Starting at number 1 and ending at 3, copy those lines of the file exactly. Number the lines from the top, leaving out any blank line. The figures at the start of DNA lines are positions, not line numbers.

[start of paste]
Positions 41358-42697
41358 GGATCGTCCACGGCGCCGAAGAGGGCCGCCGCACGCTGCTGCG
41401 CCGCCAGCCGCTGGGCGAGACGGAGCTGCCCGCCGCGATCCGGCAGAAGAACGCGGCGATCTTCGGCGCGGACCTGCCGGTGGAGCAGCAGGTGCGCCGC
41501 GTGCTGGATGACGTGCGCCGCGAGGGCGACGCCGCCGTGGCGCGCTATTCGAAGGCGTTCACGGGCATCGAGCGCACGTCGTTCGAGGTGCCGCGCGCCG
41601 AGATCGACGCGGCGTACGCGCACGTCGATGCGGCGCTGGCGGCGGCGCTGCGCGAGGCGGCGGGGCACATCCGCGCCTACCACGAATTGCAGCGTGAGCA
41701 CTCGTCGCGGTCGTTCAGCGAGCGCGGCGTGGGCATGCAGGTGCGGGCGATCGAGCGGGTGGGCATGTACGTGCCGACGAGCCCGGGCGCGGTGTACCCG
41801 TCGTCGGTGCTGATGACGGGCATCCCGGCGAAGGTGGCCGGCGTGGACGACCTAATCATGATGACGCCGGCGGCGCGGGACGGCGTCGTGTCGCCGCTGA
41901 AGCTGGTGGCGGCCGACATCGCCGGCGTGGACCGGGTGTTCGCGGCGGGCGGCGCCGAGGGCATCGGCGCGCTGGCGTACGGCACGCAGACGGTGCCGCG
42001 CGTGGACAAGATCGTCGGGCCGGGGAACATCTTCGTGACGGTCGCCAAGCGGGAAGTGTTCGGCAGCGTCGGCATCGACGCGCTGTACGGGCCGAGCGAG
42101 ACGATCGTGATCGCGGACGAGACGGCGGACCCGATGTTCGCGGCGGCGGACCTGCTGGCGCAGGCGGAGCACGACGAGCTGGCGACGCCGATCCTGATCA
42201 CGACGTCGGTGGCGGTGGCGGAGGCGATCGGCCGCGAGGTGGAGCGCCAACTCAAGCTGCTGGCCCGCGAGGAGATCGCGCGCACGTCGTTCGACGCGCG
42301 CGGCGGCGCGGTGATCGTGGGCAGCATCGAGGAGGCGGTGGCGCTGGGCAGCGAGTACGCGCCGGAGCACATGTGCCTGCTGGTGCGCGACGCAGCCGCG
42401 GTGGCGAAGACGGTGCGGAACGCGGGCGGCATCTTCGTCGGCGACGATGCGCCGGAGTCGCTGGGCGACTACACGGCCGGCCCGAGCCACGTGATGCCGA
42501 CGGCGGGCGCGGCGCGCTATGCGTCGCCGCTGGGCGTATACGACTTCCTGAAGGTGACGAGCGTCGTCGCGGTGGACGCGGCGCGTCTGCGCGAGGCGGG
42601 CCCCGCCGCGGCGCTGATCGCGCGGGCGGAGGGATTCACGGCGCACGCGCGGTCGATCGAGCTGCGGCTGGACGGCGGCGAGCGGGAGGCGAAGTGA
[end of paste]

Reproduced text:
Positions 41358-42697
41358 GGATCGTCCACGGCGCCGAAGAGGGCCGCCGCACGCTGCTGCG
41401 CCGCCAGCCGCTGGGCGAGACGGAGCTGCCCGCCGCGATCCGGCAGAAGAACGCGGCGATCTTCGGCGCGGACCTGCCGGTGGAGCAGCAGGTGCGCCGC